The Ten Thousand (Ancient Greek: , oi Myrioi) were a force of mercenary units, mainly Greeks, employed by Cyrus the Younger to attempt to wrest the throne of the Persian Empire from his brother, Artaxerxes II. Their march to the Battle of Cunaxa and back to Greece (401-399 BC) was recorded by Xenophon, one of their leaders, in his work Anabasis.
Xenophon stated in Anabasis that the Greek heavy troops routed their opposition twice at Cunaxa at the cost of only one Greek soldier wounded. Only after the battle did they hear that Cyrus had been killed, making their victory irrelevant and the expedition a failure.
The Ten Thousand found themselves far from home with no food, no employer, and no reliable allies. They offered to make their Persian ally Ariaeus king, but he refused on the grounds that he was not of royal blood and would not find enough support among the Persians to keep the throne. They offered their services to Tissaphernes, a leading satrap of Artaxerxes, but he demanded their complete surrender, which they refused. This presented Tissaphernes with a problem - a large army of heavily-armed troops, which he could not defeat by frontal assault. He supplied them with food and, after a long wait, led them northwards for home. Meanwhile he succeeded in luring away the Persian general Ariaeus and his light troops.
The Greek senior officers accepted the invitation of Tissaphernes to a feast where they were taken prisoner, led before the king, and decapitated. The Greeks elected new officers, among them Xenophon, and set out to march northwards to the Black Sea, through Corduene and Armenia.
Xenophon and his men initially had to deal with volleys from a minor force of harassing Persian missile cavalry. Every day, this cavalry, finding no opposition from the Ten Thousand, moved cautiously closer and closer. One night, Xenophon formed a body of archers and light cavalry. When the Persian cavalry arrived the next day, now firing within several yards, Xenophon suddenly unleashed his new cavalry in a charge, smashing into the stunned and confused enemy, killing many and routing the rest. Tissaphernes pursued Xenophon with a vast force, and when the Greeks reached the wide and deep Great Zab river, they seemed to be surrounded. However, Xenophon quickly devised a plan; all goats, cattle, sheep, and donkeys were slaughtered and their bodies stuffed with hay, laid across the river, and sewed up and covered with soil so as not to be slippery. This created a bridge across which Xenophon led his men before the Persians could get to them. That Xenophon was able to feed his force in the heart of a vast empire with a hostile population was astonishing. Dodge notes:
On this retreat also was first shown the necessary, if cruel, means of arresting a pursuing enemy by the systematic devastation of the country traversed and the destruction of its villages to deprive him of food and shelter. And Xenophon is moreover the first who established in the rear of the phalanx a reserve from which he could at will feed weak parts of his line. This was a superb first conception.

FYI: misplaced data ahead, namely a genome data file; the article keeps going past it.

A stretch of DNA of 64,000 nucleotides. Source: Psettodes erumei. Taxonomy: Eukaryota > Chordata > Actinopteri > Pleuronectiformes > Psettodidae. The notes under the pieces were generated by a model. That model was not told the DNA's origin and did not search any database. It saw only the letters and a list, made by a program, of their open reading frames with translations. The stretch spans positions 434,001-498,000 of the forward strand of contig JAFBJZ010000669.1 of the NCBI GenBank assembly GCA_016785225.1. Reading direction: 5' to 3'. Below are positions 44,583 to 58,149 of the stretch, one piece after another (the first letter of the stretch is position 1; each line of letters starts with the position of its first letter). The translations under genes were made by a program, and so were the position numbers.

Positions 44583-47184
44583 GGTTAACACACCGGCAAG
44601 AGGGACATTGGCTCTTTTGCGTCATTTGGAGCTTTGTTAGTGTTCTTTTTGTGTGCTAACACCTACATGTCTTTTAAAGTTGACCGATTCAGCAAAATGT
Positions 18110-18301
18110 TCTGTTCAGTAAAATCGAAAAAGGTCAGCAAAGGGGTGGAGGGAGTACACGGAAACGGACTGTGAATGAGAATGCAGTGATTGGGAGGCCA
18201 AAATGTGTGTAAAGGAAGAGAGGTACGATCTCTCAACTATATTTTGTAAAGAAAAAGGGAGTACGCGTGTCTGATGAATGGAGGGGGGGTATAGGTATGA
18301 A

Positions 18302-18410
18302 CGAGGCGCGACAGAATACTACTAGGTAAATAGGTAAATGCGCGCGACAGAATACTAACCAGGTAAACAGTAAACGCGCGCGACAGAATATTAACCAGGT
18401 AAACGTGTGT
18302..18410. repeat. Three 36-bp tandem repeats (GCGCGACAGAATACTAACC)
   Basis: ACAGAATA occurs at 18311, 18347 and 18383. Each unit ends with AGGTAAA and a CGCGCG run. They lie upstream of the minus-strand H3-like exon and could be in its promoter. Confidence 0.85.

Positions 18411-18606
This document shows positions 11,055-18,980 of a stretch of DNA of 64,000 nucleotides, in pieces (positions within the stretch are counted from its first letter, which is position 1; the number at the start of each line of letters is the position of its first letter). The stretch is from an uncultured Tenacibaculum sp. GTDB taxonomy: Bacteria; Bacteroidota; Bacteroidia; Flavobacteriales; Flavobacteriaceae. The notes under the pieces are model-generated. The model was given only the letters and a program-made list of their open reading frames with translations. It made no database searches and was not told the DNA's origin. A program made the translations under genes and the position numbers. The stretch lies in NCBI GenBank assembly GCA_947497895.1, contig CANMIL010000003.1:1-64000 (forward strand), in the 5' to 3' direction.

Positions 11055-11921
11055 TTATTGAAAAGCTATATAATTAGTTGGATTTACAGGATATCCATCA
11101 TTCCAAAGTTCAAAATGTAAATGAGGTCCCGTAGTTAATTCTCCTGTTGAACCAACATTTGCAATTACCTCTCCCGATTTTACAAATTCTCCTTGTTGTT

The Ten Thousand eventually made their way into the land of the Carduchians, a wild tribe inhabiting the mountains of modern southeastern Turkey,
"a fierce, war-like race, who had never been conquered. Once the Great King had sent into their country an army of 120,000 men, to subdue them, but of all that great host not one had ever seen his home again." 
The Ten Thousand made their way in and were fired at with stones and arrows for several days before they reached a defile where the main Carduchian host stood. In the Battle of the Carduchian Defile, Xenophon had 8,000 men make a diversionary attack on this host whilst he marched the other 2,000 under cover of a rainstorm to a pass revealed by a prisoner, and
"having made their way to the rear of the main pass, at daylight, under cover of the morning mist, they boldly pushed in upon the astonished Carducians. The blare of their many trumpets gave notice of their successful detour to Xenophon, as well as adding to the confusion of the enemy. The main army at once joined in the attack from the valley side, and the Carducians were driven from their stronghold."
After heavy mountain fighting in which Xenophon showed the calm and patience needed for the situation, the Greeks made their way to the northern foothills of the mountains at the Centrites River, only to find a major Persian force blocking the route north. With the Carduchians surging toward the Greek rear, Xenophon again faced the threat of total destruction in battle. Xenophon's scouts quickly found another ford across the river, but the Persians moved and blocked this as well. Xenophon, in a cunning tactic similarly repeated by Robert E. Lee before the Seven Days Battles, sent a small force back toward the other ford, causing the anxious Persians to detach a major part of their force. Xenophon stormed and completely overwhelmed the force remaining at his ford, while the Greek detachment made a forced march to this bridgehead. This was among the first attacks in depth ever made, 23 years after Delium and 30 years before Epaminondas' more famous use of it at Leuctra.